As many as 45,000 people will run or walk the 40th London Marathon along their own 26.2-mile route on Sunday after the usual mass event was scrapped due to the coronavirus pandemic.
The annual race was due to take place on April 26 but was pushed back to today, October 4, and it was later decided only the elite athletes would be able to race in central London.
Other participants will now take part wherever they choose and people will be on the streets of the UK and 109 other countries completing their own marathon between midnight and 11.59pm.
People are able to break up the distance however they like across the day and event director Hugh Brasher told the PA news agency: “It was about inclusivity, removing the pressure that people can feel on event day.
“There’s a reason we have a cut-off, because we have to reopen roads, to reopen London to get it back up and running. But that pressure is removed.”
The marathon’s vision is Inspiring Activity and Mr Brasher said the unusual 40th event fitted with that vision.
He said: “We are delighted to say that’s how we believe the 40th race should be run. A celebration of achievement.
“That was always part of the thinking. This is not the same as it has been for the other 39 years. For some people it’s better, for some people it’s not as good.”
Asked if he would feel relief when the 2020 Virgin Money London Marathon was finally over, Mr Brasher told PA: “What I hope is after the marathon I will feel enormously proud of what the team has achieved, what the public will have achieved and what the elite athletes will have achieved.
“It will live in my memory for a long, long time.”
Many runners in the UK will face wet and windy weather, with a Met Office rain warning in place until noon which covers Wales, eastern Scotland and much of England.
In a video shared on the London Marathon’s Instagram page, the Duke of Sussex, who is also patron of the London Marathon Charitable Trust, wished people good luck and praised participants for providing a “lifeline” for vulnerable people amid the pandemic by raising money for charities.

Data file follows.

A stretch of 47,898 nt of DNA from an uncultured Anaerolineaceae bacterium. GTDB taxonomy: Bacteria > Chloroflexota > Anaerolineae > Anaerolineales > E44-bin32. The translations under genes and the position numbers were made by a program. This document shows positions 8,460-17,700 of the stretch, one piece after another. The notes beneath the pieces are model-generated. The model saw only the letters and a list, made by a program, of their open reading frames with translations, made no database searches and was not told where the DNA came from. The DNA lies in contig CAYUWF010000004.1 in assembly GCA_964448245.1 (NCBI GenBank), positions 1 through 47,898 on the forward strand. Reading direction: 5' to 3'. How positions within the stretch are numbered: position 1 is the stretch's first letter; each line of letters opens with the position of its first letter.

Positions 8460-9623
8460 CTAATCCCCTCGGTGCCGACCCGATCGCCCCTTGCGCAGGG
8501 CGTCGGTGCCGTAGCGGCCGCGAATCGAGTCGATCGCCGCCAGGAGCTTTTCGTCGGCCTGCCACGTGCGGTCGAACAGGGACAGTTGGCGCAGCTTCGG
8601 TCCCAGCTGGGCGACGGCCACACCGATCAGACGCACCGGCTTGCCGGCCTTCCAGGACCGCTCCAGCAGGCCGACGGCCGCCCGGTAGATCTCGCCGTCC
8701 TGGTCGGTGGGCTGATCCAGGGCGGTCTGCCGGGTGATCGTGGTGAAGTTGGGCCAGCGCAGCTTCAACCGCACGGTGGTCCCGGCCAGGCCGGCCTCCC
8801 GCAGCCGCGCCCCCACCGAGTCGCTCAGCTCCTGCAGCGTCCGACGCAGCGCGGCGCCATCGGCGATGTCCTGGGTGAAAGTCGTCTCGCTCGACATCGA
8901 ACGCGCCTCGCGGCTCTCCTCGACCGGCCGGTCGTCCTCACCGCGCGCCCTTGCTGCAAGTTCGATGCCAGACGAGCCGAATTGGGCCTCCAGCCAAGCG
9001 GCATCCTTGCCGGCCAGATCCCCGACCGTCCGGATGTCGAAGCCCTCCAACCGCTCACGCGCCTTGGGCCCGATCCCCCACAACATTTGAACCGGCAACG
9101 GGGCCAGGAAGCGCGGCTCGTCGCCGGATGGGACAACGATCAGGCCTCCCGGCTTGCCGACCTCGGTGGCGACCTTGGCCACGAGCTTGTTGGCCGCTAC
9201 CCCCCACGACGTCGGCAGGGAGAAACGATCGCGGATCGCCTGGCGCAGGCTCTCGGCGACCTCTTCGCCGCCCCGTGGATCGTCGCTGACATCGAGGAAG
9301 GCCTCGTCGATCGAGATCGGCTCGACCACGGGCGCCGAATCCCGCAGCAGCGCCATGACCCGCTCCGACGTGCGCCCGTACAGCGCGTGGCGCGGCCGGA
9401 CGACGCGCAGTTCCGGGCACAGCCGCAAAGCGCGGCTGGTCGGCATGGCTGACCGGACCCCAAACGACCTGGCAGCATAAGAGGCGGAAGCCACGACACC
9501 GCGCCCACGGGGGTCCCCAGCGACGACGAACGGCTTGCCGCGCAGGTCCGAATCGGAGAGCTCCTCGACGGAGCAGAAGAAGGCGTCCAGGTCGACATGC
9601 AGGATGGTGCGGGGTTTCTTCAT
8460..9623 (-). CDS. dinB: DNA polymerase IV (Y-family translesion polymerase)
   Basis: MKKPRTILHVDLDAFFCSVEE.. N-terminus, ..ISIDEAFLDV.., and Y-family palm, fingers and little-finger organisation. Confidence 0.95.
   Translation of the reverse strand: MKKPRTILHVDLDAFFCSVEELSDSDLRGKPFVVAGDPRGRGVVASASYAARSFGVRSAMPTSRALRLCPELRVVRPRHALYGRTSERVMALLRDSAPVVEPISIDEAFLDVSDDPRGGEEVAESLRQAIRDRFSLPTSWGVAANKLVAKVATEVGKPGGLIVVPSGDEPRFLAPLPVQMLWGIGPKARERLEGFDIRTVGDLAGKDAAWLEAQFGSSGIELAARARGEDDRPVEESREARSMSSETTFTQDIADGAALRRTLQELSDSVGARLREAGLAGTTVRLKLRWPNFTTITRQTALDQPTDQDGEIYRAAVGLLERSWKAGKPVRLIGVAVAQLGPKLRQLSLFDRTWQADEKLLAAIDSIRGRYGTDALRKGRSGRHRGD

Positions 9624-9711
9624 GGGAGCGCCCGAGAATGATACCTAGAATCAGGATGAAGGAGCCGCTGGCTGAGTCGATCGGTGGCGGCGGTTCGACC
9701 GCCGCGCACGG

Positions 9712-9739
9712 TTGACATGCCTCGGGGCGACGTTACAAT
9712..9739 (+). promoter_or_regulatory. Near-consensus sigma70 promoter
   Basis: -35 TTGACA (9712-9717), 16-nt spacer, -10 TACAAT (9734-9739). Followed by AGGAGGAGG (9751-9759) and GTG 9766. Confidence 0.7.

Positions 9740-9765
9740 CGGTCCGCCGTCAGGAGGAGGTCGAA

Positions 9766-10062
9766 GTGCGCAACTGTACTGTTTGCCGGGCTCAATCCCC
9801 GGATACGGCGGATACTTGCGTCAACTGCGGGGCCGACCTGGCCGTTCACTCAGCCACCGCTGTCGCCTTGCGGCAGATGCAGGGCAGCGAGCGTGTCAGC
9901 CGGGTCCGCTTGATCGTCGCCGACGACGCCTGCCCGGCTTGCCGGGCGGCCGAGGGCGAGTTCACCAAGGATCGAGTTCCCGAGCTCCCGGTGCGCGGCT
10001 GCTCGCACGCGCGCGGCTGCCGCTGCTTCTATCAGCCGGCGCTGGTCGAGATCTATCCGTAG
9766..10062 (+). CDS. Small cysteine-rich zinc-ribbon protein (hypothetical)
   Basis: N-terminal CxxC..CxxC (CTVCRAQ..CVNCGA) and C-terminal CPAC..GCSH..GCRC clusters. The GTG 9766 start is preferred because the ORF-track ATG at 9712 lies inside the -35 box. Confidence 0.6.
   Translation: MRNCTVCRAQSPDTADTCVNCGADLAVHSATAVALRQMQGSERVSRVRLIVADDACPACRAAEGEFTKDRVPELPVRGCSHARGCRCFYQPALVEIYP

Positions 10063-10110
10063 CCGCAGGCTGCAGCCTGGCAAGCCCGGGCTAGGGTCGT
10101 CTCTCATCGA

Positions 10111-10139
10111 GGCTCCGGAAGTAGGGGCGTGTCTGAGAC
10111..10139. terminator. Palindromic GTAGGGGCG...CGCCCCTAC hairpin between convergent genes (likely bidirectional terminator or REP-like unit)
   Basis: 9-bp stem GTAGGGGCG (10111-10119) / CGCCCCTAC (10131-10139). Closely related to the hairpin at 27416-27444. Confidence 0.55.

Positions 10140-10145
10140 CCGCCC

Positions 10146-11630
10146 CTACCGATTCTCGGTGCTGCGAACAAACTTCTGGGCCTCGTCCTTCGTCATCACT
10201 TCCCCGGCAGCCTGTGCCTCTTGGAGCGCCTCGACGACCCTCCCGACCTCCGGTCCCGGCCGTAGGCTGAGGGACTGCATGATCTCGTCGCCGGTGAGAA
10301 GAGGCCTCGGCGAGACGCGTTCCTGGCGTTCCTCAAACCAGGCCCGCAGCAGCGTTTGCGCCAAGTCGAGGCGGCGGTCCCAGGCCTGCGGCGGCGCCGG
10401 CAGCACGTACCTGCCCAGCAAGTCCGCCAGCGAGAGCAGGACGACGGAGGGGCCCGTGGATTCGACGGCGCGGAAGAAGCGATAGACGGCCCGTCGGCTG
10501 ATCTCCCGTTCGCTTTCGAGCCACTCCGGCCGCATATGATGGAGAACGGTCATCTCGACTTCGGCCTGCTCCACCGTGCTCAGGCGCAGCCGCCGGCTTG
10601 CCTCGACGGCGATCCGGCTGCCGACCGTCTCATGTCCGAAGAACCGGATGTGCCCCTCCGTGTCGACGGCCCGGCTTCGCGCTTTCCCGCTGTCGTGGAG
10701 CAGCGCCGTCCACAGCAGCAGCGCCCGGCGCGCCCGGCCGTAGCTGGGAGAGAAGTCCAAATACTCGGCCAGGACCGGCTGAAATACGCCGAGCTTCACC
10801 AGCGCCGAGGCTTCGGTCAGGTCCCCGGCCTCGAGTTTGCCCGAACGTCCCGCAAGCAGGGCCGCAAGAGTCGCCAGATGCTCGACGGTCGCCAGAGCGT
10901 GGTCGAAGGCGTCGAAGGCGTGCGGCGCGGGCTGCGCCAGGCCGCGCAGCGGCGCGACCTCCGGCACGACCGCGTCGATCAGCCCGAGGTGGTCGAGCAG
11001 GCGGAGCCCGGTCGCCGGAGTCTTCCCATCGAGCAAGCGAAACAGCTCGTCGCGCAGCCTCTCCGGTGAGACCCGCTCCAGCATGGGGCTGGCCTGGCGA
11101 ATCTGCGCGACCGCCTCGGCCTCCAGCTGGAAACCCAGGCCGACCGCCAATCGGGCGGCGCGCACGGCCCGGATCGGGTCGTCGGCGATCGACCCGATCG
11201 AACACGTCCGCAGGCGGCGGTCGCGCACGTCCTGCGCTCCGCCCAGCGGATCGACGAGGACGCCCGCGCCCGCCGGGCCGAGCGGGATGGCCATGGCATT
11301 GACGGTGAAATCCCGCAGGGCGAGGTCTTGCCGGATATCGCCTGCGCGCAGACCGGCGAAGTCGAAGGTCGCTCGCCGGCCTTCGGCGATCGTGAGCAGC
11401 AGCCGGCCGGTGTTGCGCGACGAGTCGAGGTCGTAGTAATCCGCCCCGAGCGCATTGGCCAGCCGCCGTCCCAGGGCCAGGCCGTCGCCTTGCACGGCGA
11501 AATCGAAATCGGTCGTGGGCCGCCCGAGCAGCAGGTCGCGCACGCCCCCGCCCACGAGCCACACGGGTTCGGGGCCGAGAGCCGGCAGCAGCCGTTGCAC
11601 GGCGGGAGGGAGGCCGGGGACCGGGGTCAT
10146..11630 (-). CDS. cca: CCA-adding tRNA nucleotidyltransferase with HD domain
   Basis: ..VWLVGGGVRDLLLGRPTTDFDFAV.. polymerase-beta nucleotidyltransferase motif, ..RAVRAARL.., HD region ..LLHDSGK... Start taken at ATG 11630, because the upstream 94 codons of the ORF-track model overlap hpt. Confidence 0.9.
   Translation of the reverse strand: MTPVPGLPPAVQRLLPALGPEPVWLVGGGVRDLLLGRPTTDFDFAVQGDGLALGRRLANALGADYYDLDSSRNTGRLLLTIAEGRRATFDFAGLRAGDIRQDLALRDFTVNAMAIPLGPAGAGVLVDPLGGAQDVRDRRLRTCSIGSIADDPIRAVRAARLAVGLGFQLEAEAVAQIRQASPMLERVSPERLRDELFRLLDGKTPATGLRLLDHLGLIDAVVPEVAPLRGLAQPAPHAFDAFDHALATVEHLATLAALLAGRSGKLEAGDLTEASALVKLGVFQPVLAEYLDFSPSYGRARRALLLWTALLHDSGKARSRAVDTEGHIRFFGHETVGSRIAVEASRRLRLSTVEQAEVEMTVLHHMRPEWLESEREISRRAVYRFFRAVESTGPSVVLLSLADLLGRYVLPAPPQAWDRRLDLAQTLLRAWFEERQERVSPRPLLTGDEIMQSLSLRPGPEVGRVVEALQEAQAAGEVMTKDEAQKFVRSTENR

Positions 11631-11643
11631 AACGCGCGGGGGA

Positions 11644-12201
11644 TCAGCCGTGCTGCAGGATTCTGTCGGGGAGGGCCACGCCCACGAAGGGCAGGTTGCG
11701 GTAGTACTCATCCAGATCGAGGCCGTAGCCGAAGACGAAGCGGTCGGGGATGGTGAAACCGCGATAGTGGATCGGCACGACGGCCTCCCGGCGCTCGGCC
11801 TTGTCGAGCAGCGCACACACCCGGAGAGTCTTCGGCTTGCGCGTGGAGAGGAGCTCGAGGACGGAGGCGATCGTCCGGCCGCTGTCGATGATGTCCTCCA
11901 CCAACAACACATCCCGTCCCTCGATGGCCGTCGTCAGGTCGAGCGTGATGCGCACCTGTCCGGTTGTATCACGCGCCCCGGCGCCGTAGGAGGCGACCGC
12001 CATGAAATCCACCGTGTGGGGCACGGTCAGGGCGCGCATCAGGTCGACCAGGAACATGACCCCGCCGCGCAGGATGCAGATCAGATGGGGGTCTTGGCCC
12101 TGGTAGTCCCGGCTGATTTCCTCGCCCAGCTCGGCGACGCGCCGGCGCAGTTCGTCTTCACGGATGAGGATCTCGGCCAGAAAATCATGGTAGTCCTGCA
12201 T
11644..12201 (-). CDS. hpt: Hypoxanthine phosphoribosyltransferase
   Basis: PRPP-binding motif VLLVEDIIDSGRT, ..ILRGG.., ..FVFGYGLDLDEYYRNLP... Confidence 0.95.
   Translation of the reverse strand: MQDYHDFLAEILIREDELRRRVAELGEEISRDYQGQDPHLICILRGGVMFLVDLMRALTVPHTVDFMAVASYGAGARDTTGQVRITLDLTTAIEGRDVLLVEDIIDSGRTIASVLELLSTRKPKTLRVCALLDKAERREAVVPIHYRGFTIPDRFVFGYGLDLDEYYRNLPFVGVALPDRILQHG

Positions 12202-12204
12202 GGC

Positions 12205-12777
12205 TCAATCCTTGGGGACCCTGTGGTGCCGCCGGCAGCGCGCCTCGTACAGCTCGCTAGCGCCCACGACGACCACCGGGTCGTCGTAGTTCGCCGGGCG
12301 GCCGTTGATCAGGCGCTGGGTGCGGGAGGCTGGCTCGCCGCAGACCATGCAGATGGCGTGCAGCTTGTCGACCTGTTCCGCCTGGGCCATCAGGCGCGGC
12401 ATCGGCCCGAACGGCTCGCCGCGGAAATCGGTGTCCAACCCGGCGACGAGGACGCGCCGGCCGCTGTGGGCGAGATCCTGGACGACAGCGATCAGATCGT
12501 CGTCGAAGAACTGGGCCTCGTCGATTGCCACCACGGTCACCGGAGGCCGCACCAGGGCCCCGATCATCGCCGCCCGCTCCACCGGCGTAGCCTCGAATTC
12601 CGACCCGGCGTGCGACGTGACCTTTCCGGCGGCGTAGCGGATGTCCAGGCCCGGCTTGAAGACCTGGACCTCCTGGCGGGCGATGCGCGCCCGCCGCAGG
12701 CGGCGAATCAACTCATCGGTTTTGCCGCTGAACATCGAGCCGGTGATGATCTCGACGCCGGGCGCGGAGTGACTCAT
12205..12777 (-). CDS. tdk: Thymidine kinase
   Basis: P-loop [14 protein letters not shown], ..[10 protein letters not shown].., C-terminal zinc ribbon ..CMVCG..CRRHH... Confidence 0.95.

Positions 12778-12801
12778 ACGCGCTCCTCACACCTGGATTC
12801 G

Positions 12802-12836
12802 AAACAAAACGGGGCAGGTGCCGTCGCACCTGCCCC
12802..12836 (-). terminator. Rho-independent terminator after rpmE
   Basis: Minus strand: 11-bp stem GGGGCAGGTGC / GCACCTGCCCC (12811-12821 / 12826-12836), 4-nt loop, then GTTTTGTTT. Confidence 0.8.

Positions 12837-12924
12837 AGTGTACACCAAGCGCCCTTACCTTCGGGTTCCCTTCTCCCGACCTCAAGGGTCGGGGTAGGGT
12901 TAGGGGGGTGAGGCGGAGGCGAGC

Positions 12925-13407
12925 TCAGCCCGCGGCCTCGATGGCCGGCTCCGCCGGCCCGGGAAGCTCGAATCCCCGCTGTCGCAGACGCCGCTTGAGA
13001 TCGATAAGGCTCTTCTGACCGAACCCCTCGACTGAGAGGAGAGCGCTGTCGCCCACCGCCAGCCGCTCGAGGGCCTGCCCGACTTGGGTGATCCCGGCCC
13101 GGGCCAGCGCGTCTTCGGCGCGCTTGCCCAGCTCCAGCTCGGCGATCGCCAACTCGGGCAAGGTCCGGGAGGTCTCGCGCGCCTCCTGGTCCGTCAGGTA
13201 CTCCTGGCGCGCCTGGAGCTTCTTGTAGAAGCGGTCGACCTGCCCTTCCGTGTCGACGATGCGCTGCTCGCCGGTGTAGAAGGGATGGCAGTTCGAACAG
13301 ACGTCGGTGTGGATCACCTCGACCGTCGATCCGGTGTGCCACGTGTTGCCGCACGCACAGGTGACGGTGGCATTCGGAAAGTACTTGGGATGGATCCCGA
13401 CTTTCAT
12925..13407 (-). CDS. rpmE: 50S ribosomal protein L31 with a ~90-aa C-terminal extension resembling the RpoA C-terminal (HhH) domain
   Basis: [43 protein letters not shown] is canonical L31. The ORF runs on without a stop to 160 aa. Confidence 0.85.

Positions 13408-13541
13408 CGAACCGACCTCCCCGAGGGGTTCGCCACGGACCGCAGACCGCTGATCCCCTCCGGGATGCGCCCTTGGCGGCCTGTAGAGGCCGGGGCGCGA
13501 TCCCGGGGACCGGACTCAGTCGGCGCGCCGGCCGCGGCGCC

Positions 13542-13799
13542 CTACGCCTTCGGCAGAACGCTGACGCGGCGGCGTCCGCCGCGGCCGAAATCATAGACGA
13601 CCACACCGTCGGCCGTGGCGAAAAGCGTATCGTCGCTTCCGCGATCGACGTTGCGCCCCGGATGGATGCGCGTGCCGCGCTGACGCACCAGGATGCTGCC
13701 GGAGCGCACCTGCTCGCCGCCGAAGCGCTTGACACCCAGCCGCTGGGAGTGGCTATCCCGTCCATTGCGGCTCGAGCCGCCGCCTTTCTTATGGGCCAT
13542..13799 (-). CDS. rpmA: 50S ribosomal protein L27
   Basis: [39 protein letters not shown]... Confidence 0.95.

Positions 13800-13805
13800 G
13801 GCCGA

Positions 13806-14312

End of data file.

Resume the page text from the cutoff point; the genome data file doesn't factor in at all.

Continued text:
Catherine Woodhead, chief executive of Muscular Dystrophy UK, is one of 117 people taking part to help the charity, which has seen its income fall by £2.8 million.
Mrs Woodhead, 48, who plans to walk 26.2 miles from her home in Chelmsford, Essex, said she would not have felt able to take part in the mass event in central London.
Of MDUK’s Team Orange runners, 38 signed up after the virtual marathon was announced and Mrs Woodhead said at least one family planned to push their child in a wheelchair, adding: “There are people who could never do it normally who can take part.
“It will be really inclusive.”
This year’s charity of the year is Mencap which has 10 runners with a learning disability among its 312 participants.
This year’s event will be very different but completing 26.2 miles is still the same challenge.
Martin Yelling, the official coach of the Virgin Money London Marathon, told runners in a Facebook Live event: “One of the things to remember is tough moments do pass.”
He added: “It may not be what we had in mind but it’s a wonderful way to experience running a marathon.”